Ask ELi: Two School Millages on November’s Ballot?

Wednesday, October 10, 2018, 11:00 am
By: 
Karessa Wheeler

A regular ELi reader asks:

“I am looking at my absentee ballot and there are two East Lansing school millage proposals on the ballot. Those caught me unaware. Tried to find out about them on the District's website. Couldn't find anything there. Are these renewals or requests for more money? Suggestions where I might some information?”

East Lansing Public Schools Superintendent Dori Leyko announced at the September 24, 2018, Board of Trustees meeting that the District would be asking District residents to approve two millage proposals this November 6.

However, both replace current millages set to expire at the end of the year so, in effect, they generally maintain the current levels of funding without adding any additional revenue to the school system.

“If voters were not to pass the Operating Millage [this November], the District’s foundation allowance would drop from $8,289 per pupil to $5,596 per pupil,” Leyko said.

The issue is somewhat confusing, because the District isn’t allowed by State law to call either proposal a “renewal.” That’s because they are slightly different either in amount or purpose from the current millages.

We reached out to Leyko and District Finance Director Rich Pugh for deeper explanations for ELi readers.

According to Pugh, the first request is effectively a renewal of the current operating millage proposal. The operating millage pays for things like teacher salaries and benefits, classroom supplies, building heating and electricity, transportation, custodial services and more.

The current operating millage of 18.2597 was passed in November 2008 and is set to expire at the end of this year. That millage has been reduced by Headlee rollbacks to 17.9795 mills over the last ten years, Pugh said.

Headlee rollbacks stem from the Headlee Amendment of the Michigan Constitution in 1978, which requires local governments to automatically reduce their millages when annual growth on existing property is greater than the rate of inflation. In effect, the Headlee Amendment causes tax rates to be automatically “rolled back” to the rate of inflation, which means that, during economic periods like this, millage income drops for the District.

The District is seeking a Headlee rollback cushion in the new millage proposal, in order to protect the Districts’ finances in coming years.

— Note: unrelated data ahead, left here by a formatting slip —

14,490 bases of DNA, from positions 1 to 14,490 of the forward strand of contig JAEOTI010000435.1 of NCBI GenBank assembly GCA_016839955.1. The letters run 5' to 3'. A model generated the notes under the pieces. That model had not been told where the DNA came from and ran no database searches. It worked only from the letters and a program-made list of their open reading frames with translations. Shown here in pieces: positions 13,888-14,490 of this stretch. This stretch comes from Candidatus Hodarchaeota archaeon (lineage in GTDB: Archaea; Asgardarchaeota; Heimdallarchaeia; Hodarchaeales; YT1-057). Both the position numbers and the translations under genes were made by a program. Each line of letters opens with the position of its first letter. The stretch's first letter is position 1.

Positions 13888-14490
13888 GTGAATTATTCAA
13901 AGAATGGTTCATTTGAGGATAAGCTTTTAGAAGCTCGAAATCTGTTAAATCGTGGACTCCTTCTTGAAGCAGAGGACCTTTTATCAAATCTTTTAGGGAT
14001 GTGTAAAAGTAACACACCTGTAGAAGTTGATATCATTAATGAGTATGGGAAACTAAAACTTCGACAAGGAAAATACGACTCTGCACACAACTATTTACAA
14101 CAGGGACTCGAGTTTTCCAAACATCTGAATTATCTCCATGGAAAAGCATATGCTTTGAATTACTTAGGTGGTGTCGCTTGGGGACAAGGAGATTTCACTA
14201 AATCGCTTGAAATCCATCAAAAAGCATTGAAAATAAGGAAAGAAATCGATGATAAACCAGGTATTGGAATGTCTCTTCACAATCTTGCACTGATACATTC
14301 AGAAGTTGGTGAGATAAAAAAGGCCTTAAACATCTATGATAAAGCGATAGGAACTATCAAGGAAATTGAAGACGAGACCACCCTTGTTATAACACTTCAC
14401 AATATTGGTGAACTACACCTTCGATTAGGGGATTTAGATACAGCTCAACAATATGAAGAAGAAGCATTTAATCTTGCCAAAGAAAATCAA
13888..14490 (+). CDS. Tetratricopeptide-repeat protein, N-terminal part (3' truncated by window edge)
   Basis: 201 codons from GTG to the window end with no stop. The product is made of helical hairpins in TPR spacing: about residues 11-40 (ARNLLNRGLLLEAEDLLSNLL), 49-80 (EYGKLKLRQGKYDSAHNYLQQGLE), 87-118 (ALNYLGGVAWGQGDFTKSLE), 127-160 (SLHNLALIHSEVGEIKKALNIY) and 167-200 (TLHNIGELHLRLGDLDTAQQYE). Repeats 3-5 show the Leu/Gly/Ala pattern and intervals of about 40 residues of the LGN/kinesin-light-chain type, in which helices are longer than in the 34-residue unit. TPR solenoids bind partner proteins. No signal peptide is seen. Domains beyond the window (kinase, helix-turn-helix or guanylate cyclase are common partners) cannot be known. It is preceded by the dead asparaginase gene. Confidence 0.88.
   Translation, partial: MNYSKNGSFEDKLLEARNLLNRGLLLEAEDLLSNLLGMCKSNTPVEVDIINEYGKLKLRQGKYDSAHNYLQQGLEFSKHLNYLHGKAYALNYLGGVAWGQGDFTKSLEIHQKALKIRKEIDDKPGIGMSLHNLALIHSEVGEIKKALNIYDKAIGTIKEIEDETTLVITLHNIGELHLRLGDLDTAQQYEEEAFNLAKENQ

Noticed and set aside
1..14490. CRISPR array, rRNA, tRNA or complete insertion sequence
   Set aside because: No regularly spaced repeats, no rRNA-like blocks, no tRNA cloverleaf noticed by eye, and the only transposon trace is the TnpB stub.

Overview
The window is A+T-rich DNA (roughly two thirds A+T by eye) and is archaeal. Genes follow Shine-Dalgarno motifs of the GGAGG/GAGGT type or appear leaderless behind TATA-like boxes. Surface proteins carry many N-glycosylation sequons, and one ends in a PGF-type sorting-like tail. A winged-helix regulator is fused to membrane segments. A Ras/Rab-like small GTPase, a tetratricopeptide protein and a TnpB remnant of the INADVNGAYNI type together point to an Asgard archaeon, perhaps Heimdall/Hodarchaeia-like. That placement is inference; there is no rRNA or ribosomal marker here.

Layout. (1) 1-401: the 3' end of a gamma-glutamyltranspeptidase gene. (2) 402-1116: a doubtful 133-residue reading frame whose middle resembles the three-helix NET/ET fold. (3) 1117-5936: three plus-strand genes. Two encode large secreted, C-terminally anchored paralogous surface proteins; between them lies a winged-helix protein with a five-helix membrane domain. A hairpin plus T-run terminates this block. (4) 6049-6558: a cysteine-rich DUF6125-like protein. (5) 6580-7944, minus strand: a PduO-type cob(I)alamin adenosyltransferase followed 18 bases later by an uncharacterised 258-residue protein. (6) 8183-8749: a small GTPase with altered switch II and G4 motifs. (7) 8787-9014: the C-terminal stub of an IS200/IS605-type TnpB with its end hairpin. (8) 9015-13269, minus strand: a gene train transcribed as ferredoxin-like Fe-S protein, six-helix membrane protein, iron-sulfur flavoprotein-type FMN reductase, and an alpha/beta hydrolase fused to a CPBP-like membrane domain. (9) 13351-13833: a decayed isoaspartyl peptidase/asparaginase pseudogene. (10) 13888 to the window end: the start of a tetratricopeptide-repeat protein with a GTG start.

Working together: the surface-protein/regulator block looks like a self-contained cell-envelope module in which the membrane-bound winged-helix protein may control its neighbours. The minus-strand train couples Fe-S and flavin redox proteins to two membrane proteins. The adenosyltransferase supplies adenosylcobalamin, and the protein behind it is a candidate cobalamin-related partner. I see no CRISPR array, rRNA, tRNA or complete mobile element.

“Because we are asking voters to approve 22 mills, of which 4 mills is to provide potential Headlee Rollback protection [in coming years], we can't use the word ‘renewal’ in the ballot language. By law, only a maximum of 18 mills can be levied. It is necessary to levy the full 18 mills in order for the District to receive its full per pupil foundation allowance authorized by the State under Proposal A,” Pugh said.

What Pugh means is that the district is looking to have voters approve 22 mills so that there will be a substantial cushion in the event future Headlee rollbacks cause the millage rate to drop. The state only allows levying of 18 mills. But with that 4-mill cushion, if the millage passes, the district can bank on having the full 18 mills levied each year, regardless of future Headlee rollbacks, during the life of the millage.

This new ten-year Operating Millage proposal is on non-homestead property only, which means principal residences are exempt.

The second proposal is essentially a renewal of the current ten-year sinking fund millage, at a reduced rate. But the word “renewal” cannot be used in the ballot language because, as Pugh explains:

“The current Sinking Fund levy was approved when it was not allowable to use Sinking Fund dollars for instructional technology and security. New legislation now allows for this expanded usage by the Sinking Fund. In order for the District to have the option to use Sinking Fund dollars for instructional technology and security, the proposal to voters is characterized as an increase because we have added those new purposes to the Sinking Fund."

Voters are being asked to approve 1.0 mill, which is a reduction of 0.277 mills from the current Sinking Fund Millage of 1.277 mills.

If passed, this millage would generate approximately $1.1 million annually for building repairs and renovations, site improvements, school security, and instructional technology, Leyko said.

The administration has sent out informational flyers to residents (see them here) and will be hosting an informational forum on the ballot proposals at 6:30 p.m. Thursday, October 25, in the MacDonald Middle School Library.

Update: After this article was published, we added a paragraph explaining the idea behind the 4-mill cushion built into the Operating Millage proposal.